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The Two Captains



Volume VI - Venezuela

Venezuela was great cruising, but food-wise it was a disappointment. Granted, we were for the most part cruising offshore islands where small communities stocked only the most basic items in tiny tiendas, and restaurants were simple places dispensing cheap food for the locals.

But I guess we just didn’t take to the cuisine. We are fairly adventurous eaters, nonplussed by being served fish and salad for breakfast, for example, like we enjoyed in Ciudad de Bolivar, Venezuela. But after the spices of the West Indies, the Venezuelan Latin meals seemed bland and oddly spiced. To us, both the meat and the chicken had a funny flavor, either some seasoning we couldn’t identify or something unfamiliar in the animal’s feed. We found this to be true even in touristy Puerto La Cruz. I know there are many who would disagree with us, who love and spend months at a time in the marinas of Puerto La Cruz, but there was little appeal there to our stomachs.

We had but a handful of memorable meals in Venezuela. The first was on the beach of Juangriego (a village named for a Greek pirate who shipwrecked there) with a seafood plateful of grilled shrimp, mussels, baby octopus, and squid! It made for a pretty busy plate, with all those arms, legs, heads and shells giving American palates a pause. But good adventurers that we were, we shoved aside preconceptions and cleaned our plates. Also in Margarita we enjoyed great meals every time we sat down at Jack’s Place. Jack is the wife of the rigger there, and she operated a very informal outdoor restaurant essentially in the backyard of the marine store. Being from the Far East (I forget where) Jack produced wonderful Thai chicken, but she could also make a perfect liver and onions! Clearly, it was not local food, but it sure kept the cruisers coming. (Jack has since opened a restaurant in Margarita…track it down!)

The second memorable meal was on our canoe trip to Angel Falls. When we returned mid-morning from climbing to the falls, our Indian crew had roasted a whole flock of chickens on an open wood fire! We ate way too much chicken and paid the price with the tourista for weeks afterwards.

The best meal we had the whole summer was surely the one we had at El Canto de Baleine (Song of the Whale), a tiny beachside restaurant on El Gran Roque Island in the Los Roques island group. The Los Roques could almost be thought of as the Italian West Indies. There is, we learned, a sizeable Italian population in Venezuela and they have put their mark on this otherwise barren island in a village of charming posadas (like an inn or B&B). The food at El Canto de Baleine was superb, a set meal consisting of pesto pasta, marinated octopus (outstanding), broiled marinated grouper, salad of tomato and avocado, and fresh bread.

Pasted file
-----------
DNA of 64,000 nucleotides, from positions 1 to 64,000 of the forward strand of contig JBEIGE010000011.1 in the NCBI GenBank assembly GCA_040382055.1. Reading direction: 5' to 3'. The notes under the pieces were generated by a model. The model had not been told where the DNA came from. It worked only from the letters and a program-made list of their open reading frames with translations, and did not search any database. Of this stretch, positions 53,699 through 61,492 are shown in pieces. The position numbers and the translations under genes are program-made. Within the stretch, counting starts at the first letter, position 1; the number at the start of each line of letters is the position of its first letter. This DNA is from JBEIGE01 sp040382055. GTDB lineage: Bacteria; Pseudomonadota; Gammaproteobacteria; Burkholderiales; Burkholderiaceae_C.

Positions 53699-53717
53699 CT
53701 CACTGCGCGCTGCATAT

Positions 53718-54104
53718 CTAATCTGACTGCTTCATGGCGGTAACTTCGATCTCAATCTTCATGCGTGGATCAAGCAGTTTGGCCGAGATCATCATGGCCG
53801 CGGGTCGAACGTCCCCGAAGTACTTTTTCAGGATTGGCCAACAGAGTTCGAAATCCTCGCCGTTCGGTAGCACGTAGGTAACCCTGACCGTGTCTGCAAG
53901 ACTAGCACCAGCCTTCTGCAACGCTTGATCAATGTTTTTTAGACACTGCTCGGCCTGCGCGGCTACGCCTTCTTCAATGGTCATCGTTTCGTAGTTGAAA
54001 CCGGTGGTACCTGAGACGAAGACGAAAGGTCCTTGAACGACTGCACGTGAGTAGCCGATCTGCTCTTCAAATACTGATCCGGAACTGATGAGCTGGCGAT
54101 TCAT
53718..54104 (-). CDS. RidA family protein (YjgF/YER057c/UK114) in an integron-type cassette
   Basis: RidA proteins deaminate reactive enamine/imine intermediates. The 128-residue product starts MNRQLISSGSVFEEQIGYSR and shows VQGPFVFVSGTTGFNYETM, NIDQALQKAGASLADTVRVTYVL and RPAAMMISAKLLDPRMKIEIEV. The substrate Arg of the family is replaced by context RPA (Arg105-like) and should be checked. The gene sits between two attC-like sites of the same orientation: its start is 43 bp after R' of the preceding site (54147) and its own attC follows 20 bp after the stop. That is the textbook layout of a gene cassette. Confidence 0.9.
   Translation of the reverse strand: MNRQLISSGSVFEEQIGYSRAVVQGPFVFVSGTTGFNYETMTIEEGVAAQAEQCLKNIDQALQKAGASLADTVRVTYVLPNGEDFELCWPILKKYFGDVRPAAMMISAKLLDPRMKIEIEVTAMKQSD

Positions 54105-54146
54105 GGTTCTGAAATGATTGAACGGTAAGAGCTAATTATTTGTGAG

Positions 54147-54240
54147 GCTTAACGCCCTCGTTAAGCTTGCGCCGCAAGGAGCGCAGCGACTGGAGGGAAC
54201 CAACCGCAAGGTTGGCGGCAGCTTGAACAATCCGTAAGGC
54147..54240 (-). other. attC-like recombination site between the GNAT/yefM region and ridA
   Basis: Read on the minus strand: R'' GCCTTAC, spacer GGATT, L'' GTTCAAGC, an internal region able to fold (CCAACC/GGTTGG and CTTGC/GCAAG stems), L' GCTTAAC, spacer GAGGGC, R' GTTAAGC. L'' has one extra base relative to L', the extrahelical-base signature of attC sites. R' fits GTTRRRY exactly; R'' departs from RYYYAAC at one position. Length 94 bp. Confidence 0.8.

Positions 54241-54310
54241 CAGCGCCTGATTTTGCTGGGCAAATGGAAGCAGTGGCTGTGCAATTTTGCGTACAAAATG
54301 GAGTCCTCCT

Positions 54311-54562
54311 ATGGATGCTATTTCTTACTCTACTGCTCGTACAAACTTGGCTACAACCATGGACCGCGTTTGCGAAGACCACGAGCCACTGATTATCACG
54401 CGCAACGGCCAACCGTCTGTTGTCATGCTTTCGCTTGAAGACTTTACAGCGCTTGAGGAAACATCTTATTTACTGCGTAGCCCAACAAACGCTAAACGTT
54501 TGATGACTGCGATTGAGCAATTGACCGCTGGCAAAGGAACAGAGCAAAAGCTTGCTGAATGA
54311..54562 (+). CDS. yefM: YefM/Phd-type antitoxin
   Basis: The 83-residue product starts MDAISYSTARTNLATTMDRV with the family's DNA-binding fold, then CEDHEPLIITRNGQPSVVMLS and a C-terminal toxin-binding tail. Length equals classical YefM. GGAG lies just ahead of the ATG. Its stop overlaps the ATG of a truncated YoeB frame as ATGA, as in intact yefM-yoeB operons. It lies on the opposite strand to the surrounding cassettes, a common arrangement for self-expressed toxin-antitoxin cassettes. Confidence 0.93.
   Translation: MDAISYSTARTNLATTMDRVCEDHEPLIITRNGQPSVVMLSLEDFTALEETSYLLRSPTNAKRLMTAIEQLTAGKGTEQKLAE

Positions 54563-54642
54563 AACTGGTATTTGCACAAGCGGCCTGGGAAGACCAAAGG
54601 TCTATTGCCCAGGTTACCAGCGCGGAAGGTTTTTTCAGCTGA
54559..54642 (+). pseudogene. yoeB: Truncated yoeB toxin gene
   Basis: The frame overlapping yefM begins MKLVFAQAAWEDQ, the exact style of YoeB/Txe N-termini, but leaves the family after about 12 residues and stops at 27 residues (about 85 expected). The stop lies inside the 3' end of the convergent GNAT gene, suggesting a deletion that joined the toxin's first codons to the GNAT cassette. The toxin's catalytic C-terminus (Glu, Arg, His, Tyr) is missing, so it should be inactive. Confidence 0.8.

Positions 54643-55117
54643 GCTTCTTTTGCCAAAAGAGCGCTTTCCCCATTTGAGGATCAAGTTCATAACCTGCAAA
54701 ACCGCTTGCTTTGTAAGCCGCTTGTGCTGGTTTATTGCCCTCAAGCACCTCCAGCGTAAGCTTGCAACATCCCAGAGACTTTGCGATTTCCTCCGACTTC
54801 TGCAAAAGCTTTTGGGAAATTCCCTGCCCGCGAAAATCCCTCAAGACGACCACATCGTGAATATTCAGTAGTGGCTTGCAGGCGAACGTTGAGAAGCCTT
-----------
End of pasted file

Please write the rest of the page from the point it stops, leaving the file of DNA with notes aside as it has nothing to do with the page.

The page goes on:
In Trinidad we had been able to buy beautiful produce at the Saturday market, including under-ripe fruit that would keep on the boat for a week easily. In Venezuela, all the produce in both the markets and the supermarkets seemed ripe or past ripe. This, of course, reflects the usage pattern of the people who, having no refrigeration, buy on a day-to-day, as-you-need-to-use-it basis. Things were a little better on Margarita, whose modern raison d’être is a duty free port. There are several large supermarkets there, the best to me being Rattan, a sort of tropical Zabars with gourmet food products and first-world department store selections (eg. Bread machines, food processors, etc.) Of course, the biggest attraction of duty-free Margarita for cruisers is the inexpensive liquor, wine and beer. You won’t match the selection or the price until you reach Panama City or the US Virgins Island, depending on which way you are traveling!

At the westernmost end of the Venezuelan island chain are the Aves. These islands are divided into two groups, Barlovento and Sotavento, (essentially “windward” and “leeward”.) There is nothing here but islands and birds, plus a small Coast Guard presence. No towns; no tiendas. This is what cruising is supposed to be like, and if you are adept at feeding yourself from the sea, you can probably stay here indefinitely. We were able to catch a huge lobster here, which was enough to make a pasta dinner for three boats. There was also conch, which I fear we took for granted, as it was the last conch of any appreciable size that we were to see.

The good news is that frozen conch can be purchased fairly easily. After we had moved on from the Aves to Bonaire, we were treated to an outstanding conch chowder aboard the Hylas 44 Phantom, whom we had first met in Trinidad, from conch they had collected in the Aves. Sue gave me her recipe, but asked me to hold off sharing it on the website for a while, since she was submitting it to Cruising World. It was so good, I obliged, so now, here we are nearly two years later, playing catch up on the whole Two Captains Galley section!!!

Phantom’s Conch Chowder by Sue Watson

¾ cup chopped onion
2 large cloves garlic, pressed
1 14-oz can stewed tomatoes with celery and green peppers (or add fresh celery and green peppers when sautéing the onions and garlic).
1 6-oz can of tomato paste
2 bay leaves
pinch of celery seed
2 cups water
1 chicken bouillon cube
1/8 cup dry basil
“ handful” (?) of thyme and oregano
2 cups dry red or white wine
1.5 pounds of tenderized, minced conch* (Can substitute minced clams or other seafood!)
Hot sauce, to taste

Sauté the onion and garlic in a little oil. (Also green peppers and celery if using fresh) . Add all other ingredients except conch (or clams), and simmer gently for 30 minutes. Add conch and heat. Season with hot sauce to taste.

*Tenderize conch by pounding it with a metal mallet or hammer and then mince.


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